I mean, just look at this absolute treasure trove of theatrical talent!
We are proud to announce the launch of THE MONOLOGUE LIBRARY, an audio love letter to the industry. #MonoLibrary is a FREE resource of over 100 monologues recorded by professional actors in isolation to celebrate, commiserate & share speeches that mean something to them now… pic.twitter.com/GuT7Y7wQ1q
It feels a bit of a shame that one of the centrepieces of the RSC’s Roaring Girls season is a play that doesn’t manage gender parity in its cast, even with some cross-gender casting. This may speak of the nature of Jacobean Theatre, for it is Webster’s The White Devilof which we speak here, but Maria Aberg’s reputation precedes her and so it was a little disappointing to see that the opportunity hasn’t been seized here – if not now, then when?
And though I’d heard such great things about this production, I couldn’t help but feel a little disappointed here. Part of lies in the play itself – I can’t deny that I just don’t really like it and though it is updated to the debauchery of the 1980s Rome club scene here, the messy chaos of the pursuit of naked self-interest that proves Aberg’s main focus dominates too much and often to the detriment of the storytelling. Continue reading “Review: The White Devil, Swan Theatre”
Much of the buzz about Secret Theatre was the fact that audiences are kept in the dark about what it is they are booking for, placing their trust in the hands of an adventurous company looking to shake up the way theatre is created and commodified in this country. It makes for an entertaining evening, especially at the start as one waits to find out where in the theatre we’re going to be, and what delights are in store.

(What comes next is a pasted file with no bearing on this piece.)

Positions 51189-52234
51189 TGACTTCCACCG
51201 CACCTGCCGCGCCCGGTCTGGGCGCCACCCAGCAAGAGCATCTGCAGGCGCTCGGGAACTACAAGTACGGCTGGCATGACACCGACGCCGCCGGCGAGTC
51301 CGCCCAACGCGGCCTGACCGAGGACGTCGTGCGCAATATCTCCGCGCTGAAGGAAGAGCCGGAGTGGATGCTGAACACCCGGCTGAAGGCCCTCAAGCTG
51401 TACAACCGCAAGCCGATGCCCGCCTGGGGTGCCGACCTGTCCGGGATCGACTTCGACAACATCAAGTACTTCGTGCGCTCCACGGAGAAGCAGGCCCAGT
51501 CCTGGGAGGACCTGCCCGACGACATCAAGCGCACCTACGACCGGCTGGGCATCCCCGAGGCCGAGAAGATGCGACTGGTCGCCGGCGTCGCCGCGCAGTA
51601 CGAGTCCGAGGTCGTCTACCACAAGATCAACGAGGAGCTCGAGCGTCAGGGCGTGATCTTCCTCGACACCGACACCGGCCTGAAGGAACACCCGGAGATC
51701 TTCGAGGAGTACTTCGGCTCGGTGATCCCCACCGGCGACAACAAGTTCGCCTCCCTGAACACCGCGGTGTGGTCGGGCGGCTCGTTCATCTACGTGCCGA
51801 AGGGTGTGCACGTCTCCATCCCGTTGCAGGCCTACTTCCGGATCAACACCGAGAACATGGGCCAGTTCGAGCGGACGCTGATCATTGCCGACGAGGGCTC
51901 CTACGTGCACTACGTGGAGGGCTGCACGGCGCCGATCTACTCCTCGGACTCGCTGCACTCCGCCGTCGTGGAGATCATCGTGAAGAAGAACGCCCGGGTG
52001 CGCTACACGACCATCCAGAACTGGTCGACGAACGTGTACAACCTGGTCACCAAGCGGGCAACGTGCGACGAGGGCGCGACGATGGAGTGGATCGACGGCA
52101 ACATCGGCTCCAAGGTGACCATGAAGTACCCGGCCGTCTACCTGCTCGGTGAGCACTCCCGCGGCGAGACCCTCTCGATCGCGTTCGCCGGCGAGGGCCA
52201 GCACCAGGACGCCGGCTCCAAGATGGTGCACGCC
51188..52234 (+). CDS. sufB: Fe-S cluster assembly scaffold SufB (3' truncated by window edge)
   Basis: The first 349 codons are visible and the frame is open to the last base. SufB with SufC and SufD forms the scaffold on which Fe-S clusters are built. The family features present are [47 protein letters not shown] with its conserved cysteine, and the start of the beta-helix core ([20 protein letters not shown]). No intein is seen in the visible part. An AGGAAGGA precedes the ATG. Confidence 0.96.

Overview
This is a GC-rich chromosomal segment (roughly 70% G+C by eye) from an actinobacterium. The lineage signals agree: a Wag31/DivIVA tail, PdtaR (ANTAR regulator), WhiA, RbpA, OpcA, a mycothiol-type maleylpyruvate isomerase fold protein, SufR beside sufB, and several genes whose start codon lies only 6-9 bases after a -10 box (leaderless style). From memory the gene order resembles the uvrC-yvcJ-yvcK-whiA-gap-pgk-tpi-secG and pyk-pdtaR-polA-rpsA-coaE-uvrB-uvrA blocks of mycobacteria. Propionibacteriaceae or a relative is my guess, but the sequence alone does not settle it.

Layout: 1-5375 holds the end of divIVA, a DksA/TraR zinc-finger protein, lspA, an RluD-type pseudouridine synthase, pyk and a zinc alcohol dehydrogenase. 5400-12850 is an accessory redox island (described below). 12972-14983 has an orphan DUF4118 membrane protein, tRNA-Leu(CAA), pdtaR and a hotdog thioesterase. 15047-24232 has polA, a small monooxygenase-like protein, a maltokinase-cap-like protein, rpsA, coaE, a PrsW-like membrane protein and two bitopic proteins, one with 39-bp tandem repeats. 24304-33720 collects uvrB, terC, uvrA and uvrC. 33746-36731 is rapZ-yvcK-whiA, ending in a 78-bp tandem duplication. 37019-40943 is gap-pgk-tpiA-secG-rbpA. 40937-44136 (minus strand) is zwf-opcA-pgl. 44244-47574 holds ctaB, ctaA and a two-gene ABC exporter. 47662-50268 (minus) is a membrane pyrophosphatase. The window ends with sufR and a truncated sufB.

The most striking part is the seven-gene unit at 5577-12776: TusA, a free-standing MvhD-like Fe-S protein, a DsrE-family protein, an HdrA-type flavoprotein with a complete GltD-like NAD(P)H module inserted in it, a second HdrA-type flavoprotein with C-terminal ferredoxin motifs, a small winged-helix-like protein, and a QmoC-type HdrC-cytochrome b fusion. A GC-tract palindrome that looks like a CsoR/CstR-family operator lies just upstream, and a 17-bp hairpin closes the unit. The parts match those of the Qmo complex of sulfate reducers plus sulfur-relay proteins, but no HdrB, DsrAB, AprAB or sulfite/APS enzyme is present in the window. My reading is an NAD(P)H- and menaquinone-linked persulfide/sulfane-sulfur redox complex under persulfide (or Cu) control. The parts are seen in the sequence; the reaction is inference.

As it was, I got to the end of Show 4 without having worked out much to be honest. The post-show information told me it was a play named Glitterland, an adaptation of John Webster’s The White Devil by Hayley Squires but not being a play I am familiar with, that proved of little assistance. In a densely woven plot, the striking aesthetic of the company – directed here by Ellen McDougall – takes you a long way but not quite far enough into a satisfying dramatic experience. Continue reading “Review: Secret Theatre 4, Lyric Hammersmith”
“In what a shadow or deep pit of darkness doth womanish and fearful mankind live”
Gemma Arterton may have the part of the willowy ingénue down pat inThe Duchess of Malfiat the Sam Wanamaker Playhouse just now but over in the earthier environment of the Bethnal Green Working Men’s Club, something much more radical is happening. Cover Her Face is a new version of John Webster’s 1613 work which relocates the play to the queer subculture of 1950s London, Malfi being the club at the centre of the scene, and third gender writer/performer La JohnJoseph its transgender Duchess.
Daniel Fulvio and Martin Moriarty’s reworking for Inky Cloak is a bold move but one which pays richly evocative rewards. The shifting of the narrative onto a trans focus possesses an aching urgency – JohnJoseph’s Duchess longing for love and marriage and the freedom to live as a woman, yet cruelly constrained by the conservatism of her two brothers – malevolent twin Ferdinand and the closeted Minister. Their uneasy arrangement is shattered though by arrival of the handsome Antonio. with predictably tragic consequences. Continue reading “Review: Cover Her Face, Bethnal Green Working Men’s Club”